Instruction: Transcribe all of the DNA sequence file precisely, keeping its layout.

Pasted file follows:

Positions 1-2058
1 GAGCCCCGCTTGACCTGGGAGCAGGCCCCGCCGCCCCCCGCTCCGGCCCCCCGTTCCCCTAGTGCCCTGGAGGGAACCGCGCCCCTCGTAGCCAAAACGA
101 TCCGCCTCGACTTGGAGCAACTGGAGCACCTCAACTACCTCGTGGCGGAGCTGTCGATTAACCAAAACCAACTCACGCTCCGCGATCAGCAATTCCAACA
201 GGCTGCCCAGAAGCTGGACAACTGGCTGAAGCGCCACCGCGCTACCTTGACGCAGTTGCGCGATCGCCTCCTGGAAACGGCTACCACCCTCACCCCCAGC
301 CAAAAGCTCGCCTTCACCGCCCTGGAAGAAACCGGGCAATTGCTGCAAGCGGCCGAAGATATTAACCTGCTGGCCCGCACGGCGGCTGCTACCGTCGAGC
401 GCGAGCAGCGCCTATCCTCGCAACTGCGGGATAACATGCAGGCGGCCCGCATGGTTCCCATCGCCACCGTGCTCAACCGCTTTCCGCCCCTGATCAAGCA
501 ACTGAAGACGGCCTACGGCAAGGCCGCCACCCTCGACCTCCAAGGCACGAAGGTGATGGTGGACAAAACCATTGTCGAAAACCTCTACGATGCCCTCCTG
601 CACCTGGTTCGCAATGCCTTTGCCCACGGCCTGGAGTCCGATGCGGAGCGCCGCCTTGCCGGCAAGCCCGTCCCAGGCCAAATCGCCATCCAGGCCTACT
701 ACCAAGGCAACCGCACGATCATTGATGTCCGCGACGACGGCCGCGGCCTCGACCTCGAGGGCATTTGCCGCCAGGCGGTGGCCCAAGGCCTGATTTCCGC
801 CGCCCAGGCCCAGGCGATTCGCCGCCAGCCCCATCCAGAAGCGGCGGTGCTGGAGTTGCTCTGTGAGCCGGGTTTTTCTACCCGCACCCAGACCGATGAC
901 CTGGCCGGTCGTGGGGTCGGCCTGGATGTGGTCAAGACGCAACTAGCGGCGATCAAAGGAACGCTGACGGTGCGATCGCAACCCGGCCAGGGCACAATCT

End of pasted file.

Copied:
Positions 1-2058
1 GAGCCCCGCTTGACCTGGGAGCAGGCCCCGCCGCCCCCCGCTCCGGCCCCCCGTTCCCCTAGTGCCCTGGAGGGAACCGCGCCCCTCGTAGCCAAAACGA
101 TCCGCCTCGACTTGGAGCAACTGGAGCACCTCAACTACCTCGTGGCGGAGCTGTCGATTAACCAAAACCAACTCACGCTCCGCGATCAGCAATTCCAACA
201 GGCTGCCCAGAAGCTGGACAACTGGCTGAAGCGCCACCGCGCTACCTTGACGCAGTTGCGCGATCGCCTCCTGGAAACGGCTACCACCCTCACCCCCAGC
301 CAAAAGCTCGCCTTCACCGCCCTGGAAGAAACCGGGCAATTGCTGCAAGCGGCCGAAGATATTAACCTGCTGGCCCGCACGGCGGCTGCTACCGTCGAGC
401 GCGAGCAGCGCCTATCCTCGCAACTGCGGGATAACATGCAGGCGGCCCGCATGGTTCCCATCGCCACCGTGCTCAACCGCTTTCCGCCCCTGATCAAGCA
501 ACTGAAGACGGCCTACGGCAAGGCCGCCACCCTCGACCTCCAAGGCACGAAGGTGATGGTGGACAAAACCATTGTCGAAAACCTCTACGATGCCCTCCTG
601 CACCTGGTTCGCAATGCCTTTGCCCACGGCCTGGAGTCCGATGCGGAGCGCCGCCTTGCCGGCAAGCCCGTCCCAGGCCAAATCGCCATCCAGGCCTACT
701 ACCAAGGCAACCGCACGATCATTGATGTCCGCGACGACGGCCGCGGCCTCGACCTCGAGGGCATTTGCCGCCAGGCGGTGGCCCAAGGCCTGATTTCCGC
801 CGCCCAGGCCCAGGCGATTCGCCGCCAGCCCCATCCAGAAGCGGCGGTGCTGGAGTTGCTCTGTGAGCCGGGTTTTTCTACCCGCACCCAGACCGATGAC
901 CTGGCCGGTCGTGGGGTCGGCCTGGATGTGGTCAAGACGCAACTAGCGGCGATCAAAGGAACGCTGACGGTGCGATCGCAACCCGGCCAGGGCACAATCT